We have said that the substituted phrase has a broader meaning, that it does not admit of precise definition, its scope being left to judicial determination as controversies arise,

The jurisdiction thus conferred upon the Commission is by language broad enough to permit of flexibility of administration while containing adequate legal standards for the guidance of both the Commission and the courts.

It is my opinion that this was indeed a fortunate approach to the problem from the standpoint of good administration. The Commission was designed to be an expert body, trained and experienced in the problems of business relationships. While a list of all the practices considered in 1914 to be detrimental to the public and to honest businessmen might have been attempted and the results incorporated in the form of prescriptions in a statute, no one could foretell what unfair practices might in the future be devised, or what practices, then considered unobjectionable, might under new conditions become undesirable.

In the public interest, the Commission has exercised jurisdiction over many methods and practices which are also actionable under the common law, such as fraud and deceit, boycott, restraint of trade, and monopoly. In addition, its jurisdiction has been upheld by the courts over many types of cases which could not be reached at common law. For instance, in an action for fraud and deceit, reliance on the false representation, and injury flowing from such reliance, must be shown at common law. The Federal Trade Commission may proceed against use of false advertising in commerce as an unfair method of competition without proving actual deception of any customer, providing the advertisement is characterized by what the Supreme Court has called "an inherent capacity and tendency to deceive."

But the principal dissimilarity between the common-law action and the procedure of the Federal Trade Commission springs from the fact that the Commission acts ex parte and only where substantial public interest is involved. Private controversies between competitors, where a private remedy at law is available, are seldom entertained by the Commission and then only where substantial public interest is involved. And even in such a case, the aggrieved competitor is not a party to the proceeding.

Restraints of trade and monopolistic practices which at common law would reach the courts only when enforcement was sought or when someone was particularly injured, may be curbed by the Commission through a proceeding initiated upon its own motion solely for the benefit of the public.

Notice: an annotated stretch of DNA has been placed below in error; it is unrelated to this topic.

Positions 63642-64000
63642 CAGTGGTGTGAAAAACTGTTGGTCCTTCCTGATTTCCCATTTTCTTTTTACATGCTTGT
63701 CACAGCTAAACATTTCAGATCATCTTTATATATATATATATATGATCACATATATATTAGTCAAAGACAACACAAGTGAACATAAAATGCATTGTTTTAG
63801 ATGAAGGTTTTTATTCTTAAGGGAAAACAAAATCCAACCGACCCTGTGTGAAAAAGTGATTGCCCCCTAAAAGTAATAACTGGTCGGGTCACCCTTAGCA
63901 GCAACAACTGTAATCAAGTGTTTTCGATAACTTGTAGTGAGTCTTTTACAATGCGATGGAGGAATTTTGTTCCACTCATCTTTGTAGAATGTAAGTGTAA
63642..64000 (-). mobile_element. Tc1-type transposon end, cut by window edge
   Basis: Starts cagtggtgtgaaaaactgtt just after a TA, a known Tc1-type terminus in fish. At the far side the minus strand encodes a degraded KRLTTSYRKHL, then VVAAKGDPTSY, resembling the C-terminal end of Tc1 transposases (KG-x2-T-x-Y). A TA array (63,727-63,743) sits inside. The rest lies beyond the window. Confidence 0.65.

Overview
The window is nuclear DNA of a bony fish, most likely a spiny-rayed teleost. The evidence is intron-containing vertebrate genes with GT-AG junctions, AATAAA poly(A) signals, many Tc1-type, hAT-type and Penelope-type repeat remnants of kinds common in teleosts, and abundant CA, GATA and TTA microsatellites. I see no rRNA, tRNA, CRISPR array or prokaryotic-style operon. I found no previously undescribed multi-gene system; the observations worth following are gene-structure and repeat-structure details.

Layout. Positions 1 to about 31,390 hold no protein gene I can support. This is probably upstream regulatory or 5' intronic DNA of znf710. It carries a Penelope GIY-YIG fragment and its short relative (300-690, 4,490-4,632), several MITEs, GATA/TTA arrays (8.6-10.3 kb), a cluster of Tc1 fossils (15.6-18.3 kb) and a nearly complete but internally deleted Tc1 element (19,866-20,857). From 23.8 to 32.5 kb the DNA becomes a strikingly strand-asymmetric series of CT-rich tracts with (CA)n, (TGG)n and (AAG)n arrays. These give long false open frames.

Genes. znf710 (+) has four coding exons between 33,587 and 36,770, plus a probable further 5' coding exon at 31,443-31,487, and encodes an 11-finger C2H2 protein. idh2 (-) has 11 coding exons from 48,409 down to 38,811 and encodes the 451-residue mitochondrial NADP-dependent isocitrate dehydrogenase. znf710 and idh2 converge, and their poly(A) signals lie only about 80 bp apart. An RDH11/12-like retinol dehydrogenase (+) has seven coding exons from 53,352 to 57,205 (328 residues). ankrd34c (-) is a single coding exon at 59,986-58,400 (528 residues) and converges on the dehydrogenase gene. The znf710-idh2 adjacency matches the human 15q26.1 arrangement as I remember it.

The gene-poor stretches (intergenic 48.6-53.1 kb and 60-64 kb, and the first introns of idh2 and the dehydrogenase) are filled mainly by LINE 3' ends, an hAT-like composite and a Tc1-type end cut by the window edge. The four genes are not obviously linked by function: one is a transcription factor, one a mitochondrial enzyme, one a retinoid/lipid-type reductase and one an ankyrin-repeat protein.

1 295 U. S. 495, 55 Sup. Ct. 837, 79 L. ed. 1570 (1935).

The Federal Trade Commission, exercising the broad jurisdiction granted to it by section 5 of its organic act, in formal cases has held numerous practices and methods of competition to be unfair methods of competition, and, in the large majority of its cases, it has been sustained by the courts. Practices and methods which are generally regarded as falling within the prohibition of section 5 when carried out in commerce or when substantially affecting commerce, include

(a) Comination or conspiracy to fix or control prices.

Combination or conspiracy between competitors to hamper or obstruct business of rivals.

(c) Misbranding, mislabeling, or misrepresenting products as to composition, origin, quality, or source.

(d) False and misleading advertising.
(e) Passing off one's goods as those of another.
(f) Sale of products by means of lottery or chance devices.

(9) Concerted refusal to sell or refusal to buy where the effect is. to suppress competition.

(h) Monopolization of trade channels.

(3) Combination and conspiracy to obstruct a competitor's source of supply.

(j) White-listing, black-listing, or other forms of concerted boycotting.

(K) Commercial bribery.
(7) Threats of litigation not in good faith.

(m) Disparagement or misrepresentation concerning a competitor.

(n) Causing breach of contract between competitor and customers.

(0) Secret control of a supposed competitor.
(p) Unfair use of patent rights.
(9) Full line forcing.


An important opinion of the Supreme Court of the United States affecting the Commission's jurisdiction was handed down in the Federal Trade Commission v. Raladam. The Commission had proceeded against the advertiser of a patent reducing compound for representing it to be safe and harmless. It was found that the medicine contained desiccated thyroid, a potentially dangerous drug. Appeal was taken from the Commission's cease and desist order to the Circuit Court of Appeals for the Sixth Circuit. That court, sitting in Cincinnati, reversed the Commission's order, holding that the only competitors affected by the practice were guilty of substantially similar conduct. The Supreme Court upheld reversal of the Commission's order, stating that there are three essential jurisdictional elements to a Commission proceeding against “unfair methods of competition.” First, a method must be unfair. Second, a method must injure or affect actual or potential competitors, and third, there must be substantial public interest in the prevention of the method of competition. The court stated that it doubted that the Commission was intended to “protect one knave from the unfair competition of

2 283 U. S. 643, 51 Sup. Ct. 587, 75 L. ed. 1324 (1931).